I interviewed an information broker who specializes in document delivery about the challenge posed by this free or very cheap government service. The broker expressed some concerns about copyright and access issues. For example, some of the documents in the NTIS collection actually represent journal articles, while others come from foreign countries. However, Collins assured me that these documents would all be available on the Web site. Journal articles that occasionally appear in the NTIS collection usually stem from research done by government researchers. The funding agencies make arrangements for full government access. Similar clauses designed to protect federal agency access occur in international agreements as well. Since NTIS's mission as a federal agency is to disseminate its studies as widely as possible, the new open Web access will simply contribute to that mission, according to Collins. (Sort of a ricochet copyright clearance?)
NTIS has faced some challenges in the past. A few years back the Secretary of Commerce to whom it reports decided that Web use by federal agencies made NTIS unnecessary and proposed its closure. However, Collins told me that the threat has diminished significantly. At present, it does have to "scramble" to remind agencies that the American Technical Preeminence Act requires posting of technical reports with NTIS for permanent archiving. This effort has proved effective. Collins indicated that federal agency Web sites have begun referring users back to NTIS for archived reports.
Since 1997, NTIS has offered a higher-end research service through an arrangement with the Library of Congress' Federal Research Division (FRD). The Custom Information Research Service provides access to the subject specialists working in and with the FRD for a fee-based research and analysis service. Interested parties can place their requests through NTIS's Web site and payment mechanisms. FRD staff discuss the project and provide cost estimates. The minimum charge is $500, equivalent to around 5 hours of FRD staff time, according to Robert Worden, head of the division. To obtain a request form for the service, users are asked to call 703/605-6184 or e-mail email@example.com.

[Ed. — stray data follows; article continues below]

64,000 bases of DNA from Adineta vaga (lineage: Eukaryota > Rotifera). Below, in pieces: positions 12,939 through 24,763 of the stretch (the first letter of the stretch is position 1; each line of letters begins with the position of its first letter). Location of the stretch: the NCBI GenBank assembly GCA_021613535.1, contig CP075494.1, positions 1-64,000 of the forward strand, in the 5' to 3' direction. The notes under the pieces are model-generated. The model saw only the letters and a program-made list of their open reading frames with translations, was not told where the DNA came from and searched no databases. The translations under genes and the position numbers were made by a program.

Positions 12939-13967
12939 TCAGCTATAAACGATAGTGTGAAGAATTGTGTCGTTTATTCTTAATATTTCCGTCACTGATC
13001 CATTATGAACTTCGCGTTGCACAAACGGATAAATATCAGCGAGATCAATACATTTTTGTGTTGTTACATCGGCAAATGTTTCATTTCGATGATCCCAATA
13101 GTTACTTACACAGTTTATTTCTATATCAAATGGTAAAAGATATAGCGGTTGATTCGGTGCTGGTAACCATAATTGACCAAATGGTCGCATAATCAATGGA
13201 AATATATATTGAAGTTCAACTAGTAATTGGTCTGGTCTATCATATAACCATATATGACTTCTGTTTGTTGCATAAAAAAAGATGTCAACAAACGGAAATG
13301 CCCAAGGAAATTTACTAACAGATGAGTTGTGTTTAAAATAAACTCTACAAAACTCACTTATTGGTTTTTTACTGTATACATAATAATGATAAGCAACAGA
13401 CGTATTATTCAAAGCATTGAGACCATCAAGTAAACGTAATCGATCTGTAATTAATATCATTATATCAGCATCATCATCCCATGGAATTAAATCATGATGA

Like NTIS, FRD operates on a cost-recovery basis, making it very entrepreneurial, according to Worden. In general, the division does not include librarians. It has around 34 people on its permanent staff, but can expand to 120 by tapping into consulting arrangements, depending upon demand. Staff members have Ph.D. or masters degrees in physical sciences, history, political science, technology, education, etc. All have the ability to do research in at least one foreign language.
Since the program began, marketing has been minimal and usage has reflected that fact. According to Worden, NTIS has averaged 10 inquiries per month for the last year and a half and probably around 10 percent of those inquiries has led to active projects. However, recently NTIS began a more active marketing program, including Web coverage. In the future, NTIS plans to offer links to the custom research service on more of its Web site pages.
NTIS appears to be on the march both in its basic service of supplying documents and at the higher end of the research process. Each year it distributes over 1 million items to over 60,000 customers. With its mandate to recover costs, however, NTIS may depend on people coming to its site to download freebies and staying to purchase older and pricier reports. Time will tell how successful its efforts will be, but one must salute NTIS for the effort. Our tax dollars at work.
When it comes to federal sci-tech and business reports, we must agree with Collins and suggest that users "Start here first" at the NTIS Web site.